According to new research, low-fat diets could raise your risk of early death by almost a quarter.
The study of more than 135,000 people across five continents has shown that a diet that includes a moderate intake of fat, alongside fruits and vegetables and avoidance of high carbohydrates, is associated with lower risk of death.
And contrary to popular belief, consuming a higher amount of fat (about 35% of energy) was found to be associated with a lower risk of death compared to lower intakes.
However, a diet high in carbohydrates (of more than 60% of energy) is related to higher mortality, according to the findings.
The results are taken from two reports published in The Lancet, both produced from a major global study led by researchers at the Population Health Research Institute (PHRI) of McMaster University and Hamilton Health Sciences in Hamilton, Canada.
The study asked people about their diet and followed them for an average of seven and half years.
The research on dietary fats found that they are not associated with major cardiovascular disease, but higher fat consumption was associated with lower mortality.
This result was seen for all major types of fats (saturated fats, polyunsaturated fats and mono unsaturated fats), with saturated fats also being associated with lower stroke risk.
Total fat and individual types of fat were not associated with risk of heart attacks or death due to cardiovascular disease.
The researchers point out that, while this may appear surprising to some, these new results are consistent with several studies conducted in Western countries during the last two decades.
The large new study, when viewed in the context of most previous studies, questions the conventional beliefs about dietary fats and clinical outcomes, said Mahshid Dehghan, the lead author for the study and an investigator at PHRI.
“A decrease in fat intake automatically led to an increase in carbohydrate consumption and our findings may explain why certain populations such as South Asians, who do not consume much fat but consume a lot of carbohydrates, have higher mortality rates,” she said.
Dehghan pointed out that dietary guidelines have focused for decades on reducing total fat to below 30% of daily caloric intake and saturated fat to below 10% of caloric intake. This is based on the idea that reducing saturated fat should reduce the risk of heart disease, but did not take into account how saturated fat is replaced in the diet.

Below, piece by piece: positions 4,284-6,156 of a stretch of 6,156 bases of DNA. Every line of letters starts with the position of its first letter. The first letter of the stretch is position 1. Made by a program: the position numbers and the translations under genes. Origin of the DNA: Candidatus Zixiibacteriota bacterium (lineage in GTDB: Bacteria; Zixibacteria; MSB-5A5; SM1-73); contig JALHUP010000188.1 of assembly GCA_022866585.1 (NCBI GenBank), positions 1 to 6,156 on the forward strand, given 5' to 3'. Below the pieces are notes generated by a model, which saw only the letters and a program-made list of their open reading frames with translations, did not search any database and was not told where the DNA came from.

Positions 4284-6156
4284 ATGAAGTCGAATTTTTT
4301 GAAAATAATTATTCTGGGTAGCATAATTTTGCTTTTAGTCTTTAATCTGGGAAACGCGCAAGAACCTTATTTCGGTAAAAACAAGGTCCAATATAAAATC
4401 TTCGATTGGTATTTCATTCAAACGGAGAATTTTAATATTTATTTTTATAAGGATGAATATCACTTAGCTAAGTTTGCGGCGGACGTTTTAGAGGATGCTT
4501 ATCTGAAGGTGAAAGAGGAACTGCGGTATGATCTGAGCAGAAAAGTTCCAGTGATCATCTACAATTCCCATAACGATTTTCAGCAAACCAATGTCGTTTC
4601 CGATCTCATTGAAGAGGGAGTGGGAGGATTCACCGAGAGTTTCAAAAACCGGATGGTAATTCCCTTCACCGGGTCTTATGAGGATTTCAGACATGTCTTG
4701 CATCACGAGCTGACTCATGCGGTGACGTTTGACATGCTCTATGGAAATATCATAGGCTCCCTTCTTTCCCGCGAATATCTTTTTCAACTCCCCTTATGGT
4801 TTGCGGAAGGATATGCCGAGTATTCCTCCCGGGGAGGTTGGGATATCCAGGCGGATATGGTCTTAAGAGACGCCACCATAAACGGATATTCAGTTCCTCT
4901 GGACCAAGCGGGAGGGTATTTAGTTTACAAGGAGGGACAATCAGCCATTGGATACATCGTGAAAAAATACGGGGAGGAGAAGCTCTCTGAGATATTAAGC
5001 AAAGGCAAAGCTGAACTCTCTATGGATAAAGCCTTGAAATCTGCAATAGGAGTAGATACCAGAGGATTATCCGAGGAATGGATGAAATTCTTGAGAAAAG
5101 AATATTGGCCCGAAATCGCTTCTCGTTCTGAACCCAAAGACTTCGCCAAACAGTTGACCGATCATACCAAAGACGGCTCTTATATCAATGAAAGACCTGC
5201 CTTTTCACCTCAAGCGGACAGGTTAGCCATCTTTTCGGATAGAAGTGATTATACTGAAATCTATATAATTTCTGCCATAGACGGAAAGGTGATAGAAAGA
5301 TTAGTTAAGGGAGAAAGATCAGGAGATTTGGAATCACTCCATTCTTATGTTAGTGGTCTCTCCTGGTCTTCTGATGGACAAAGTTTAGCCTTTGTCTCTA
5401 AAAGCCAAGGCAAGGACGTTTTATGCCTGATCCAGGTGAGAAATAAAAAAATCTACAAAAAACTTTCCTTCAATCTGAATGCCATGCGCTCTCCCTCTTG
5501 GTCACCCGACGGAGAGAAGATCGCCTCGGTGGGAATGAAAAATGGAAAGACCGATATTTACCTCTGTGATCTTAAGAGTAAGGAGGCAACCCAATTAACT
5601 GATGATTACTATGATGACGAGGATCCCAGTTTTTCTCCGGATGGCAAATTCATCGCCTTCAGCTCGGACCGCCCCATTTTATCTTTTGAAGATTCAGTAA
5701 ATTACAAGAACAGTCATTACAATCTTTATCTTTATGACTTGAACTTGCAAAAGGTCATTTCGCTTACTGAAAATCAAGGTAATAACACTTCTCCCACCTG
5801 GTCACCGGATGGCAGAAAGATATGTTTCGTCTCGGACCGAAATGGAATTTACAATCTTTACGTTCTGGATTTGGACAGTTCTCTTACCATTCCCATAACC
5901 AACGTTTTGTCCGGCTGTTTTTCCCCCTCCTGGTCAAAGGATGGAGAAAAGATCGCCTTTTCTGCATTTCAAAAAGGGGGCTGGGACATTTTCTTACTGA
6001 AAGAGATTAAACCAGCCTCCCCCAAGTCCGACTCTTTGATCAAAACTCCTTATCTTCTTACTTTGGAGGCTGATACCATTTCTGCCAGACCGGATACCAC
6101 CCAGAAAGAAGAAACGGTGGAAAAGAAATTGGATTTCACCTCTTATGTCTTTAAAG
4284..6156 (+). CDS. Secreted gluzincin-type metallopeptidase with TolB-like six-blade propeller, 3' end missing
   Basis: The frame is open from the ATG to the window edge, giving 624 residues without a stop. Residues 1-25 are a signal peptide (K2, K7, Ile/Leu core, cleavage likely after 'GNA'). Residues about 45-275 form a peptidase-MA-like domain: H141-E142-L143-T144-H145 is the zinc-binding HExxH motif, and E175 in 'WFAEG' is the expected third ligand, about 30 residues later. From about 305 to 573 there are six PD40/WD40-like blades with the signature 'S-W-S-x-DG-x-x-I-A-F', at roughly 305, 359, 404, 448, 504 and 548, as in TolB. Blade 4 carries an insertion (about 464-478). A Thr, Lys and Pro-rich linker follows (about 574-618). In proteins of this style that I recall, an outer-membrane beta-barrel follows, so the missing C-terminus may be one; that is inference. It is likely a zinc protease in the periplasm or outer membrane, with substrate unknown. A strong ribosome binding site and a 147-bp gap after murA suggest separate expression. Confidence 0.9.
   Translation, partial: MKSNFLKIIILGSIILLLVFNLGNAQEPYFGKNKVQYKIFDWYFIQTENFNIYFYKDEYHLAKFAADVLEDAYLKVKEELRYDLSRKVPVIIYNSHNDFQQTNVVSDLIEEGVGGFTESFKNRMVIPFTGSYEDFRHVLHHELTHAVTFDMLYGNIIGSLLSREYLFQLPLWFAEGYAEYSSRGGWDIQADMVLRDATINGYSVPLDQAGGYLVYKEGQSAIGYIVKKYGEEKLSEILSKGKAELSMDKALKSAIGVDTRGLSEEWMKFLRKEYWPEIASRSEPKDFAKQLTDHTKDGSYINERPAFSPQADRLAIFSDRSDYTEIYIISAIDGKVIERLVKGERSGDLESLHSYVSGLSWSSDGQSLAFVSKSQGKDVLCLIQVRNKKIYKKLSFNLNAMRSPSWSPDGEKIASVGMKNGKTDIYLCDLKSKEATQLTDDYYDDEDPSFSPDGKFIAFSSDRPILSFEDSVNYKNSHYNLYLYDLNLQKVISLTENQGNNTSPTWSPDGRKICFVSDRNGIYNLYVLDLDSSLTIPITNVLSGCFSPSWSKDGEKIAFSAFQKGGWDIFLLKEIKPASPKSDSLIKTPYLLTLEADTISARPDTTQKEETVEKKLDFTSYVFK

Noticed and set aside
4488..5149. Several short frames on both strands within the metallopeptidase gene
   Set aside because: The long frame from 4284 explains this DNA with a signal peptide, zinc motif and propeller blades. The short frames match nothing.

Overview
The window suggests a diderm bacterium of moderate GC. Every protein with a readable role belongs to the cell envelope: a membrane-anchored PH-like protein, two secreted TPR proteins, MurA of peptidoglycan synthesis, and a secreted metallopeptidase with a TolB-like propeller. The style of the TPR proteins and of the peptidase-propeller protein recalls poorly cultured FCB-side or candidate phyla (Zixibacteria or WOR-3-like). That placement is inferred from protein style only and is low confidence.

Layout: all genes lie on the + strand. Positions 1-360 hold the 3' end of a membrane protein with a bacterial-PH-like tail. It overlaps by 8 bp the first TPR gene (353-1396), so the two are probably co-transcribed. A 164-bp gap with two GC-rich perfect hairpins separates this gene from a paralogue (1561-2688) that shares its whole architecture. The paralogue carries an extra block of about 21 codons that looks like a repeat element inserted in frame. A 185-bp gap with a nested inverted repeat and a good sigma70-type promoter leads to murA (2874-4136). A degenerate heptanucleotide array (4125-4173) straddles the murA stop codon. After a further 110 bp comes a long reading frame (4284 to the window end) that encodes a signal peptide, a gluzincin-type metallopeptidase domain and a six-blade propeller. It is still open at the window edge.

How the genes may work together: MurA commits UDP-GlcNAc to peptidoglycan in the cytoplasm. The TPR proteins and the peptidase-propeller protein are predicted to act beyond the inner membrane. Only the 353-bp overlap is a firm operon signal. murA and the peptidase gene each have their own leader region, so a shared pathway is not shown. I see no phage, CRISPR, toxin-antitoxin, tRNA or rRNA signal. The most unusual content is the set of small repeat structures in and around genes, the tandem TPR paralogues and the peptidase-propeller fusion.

The second paper, from the PURE study, assessed fruit, vegetable and legume consumption and related them to deaths, heart disease and strokes.
The study found current fruit, vegetable and legume intake globally is between three to four servings per day, but most dietary guidelines recommend a minimum of five daily servings.
Given that fruits and vegetables are relatively expensive in most middle-income and low-income countries, this level of consumption is unaffordable for most people in many regions of the world such as South Asia, China, Southeast Asia and Africa, where the levels of their consumption is much lower than in Western countries, the researchers said.
“Our study found the lowest risk of death in those who consumed three to four servings or the equivalent to 375 to 500 grams of fruits, vegetables and legumes per day, with little additional benefit for intake beyond that range,” said Victoria Miller, a McMaster doctoral student and lead author of the paper.
“Additionally, fruit intake was more strongly associated with benefit than vegetables.
“The PURE study includes populations from geographic regions which have not been studied before, and the diversity of populations adds considerable strength that these foods reduce disease risk.”
According to the researchers, previous research has shown that eating fruits, vegetables and legumes decreases the risk of heart disease and deaths, but most studies were conducted mainly in North America and Europe, with a few from other parts of the world.
“Raw vegetable intake was more strongly associated with a lower risk of death compared to cooked vegetable intake, but raw vegetables are rarely eaten in South Asia, Africa and Southeast Asia,” Miller said.
“Dietary guidelines do not differentiate between the benefits of raw versus cooked vegetables ― our results indicate that recommendations should emphasise raw vegetable intake over cooked.”
Legumes include beans, black beans, lentils, peas, chickpeas and black-eyed peas and are frequently eaten as an alternative for meat or some grains and starches such as pasta and white bread.
“Legumes are commonly consumed by many populations in South Asia, Africa and Latin America. Eating even one serving per day decreases the risk of cardiovascular disease and death. Legumes are not commonly consumed outside these geographic regions, so increased consumption among populations in Europe or North America may be favourable,” said Miller.
But Salim Yusuf, principal investigator of the study and the director of the PHRI, has stressed the importance of moderation in diet.
“Moderation in most aspects of diet is to be preferred, as opposed to very low or very high intakes of most nutrients,” he said
The reports are due to be presented at the Congress of the European Society of Cardiology in Barcelona, Spain.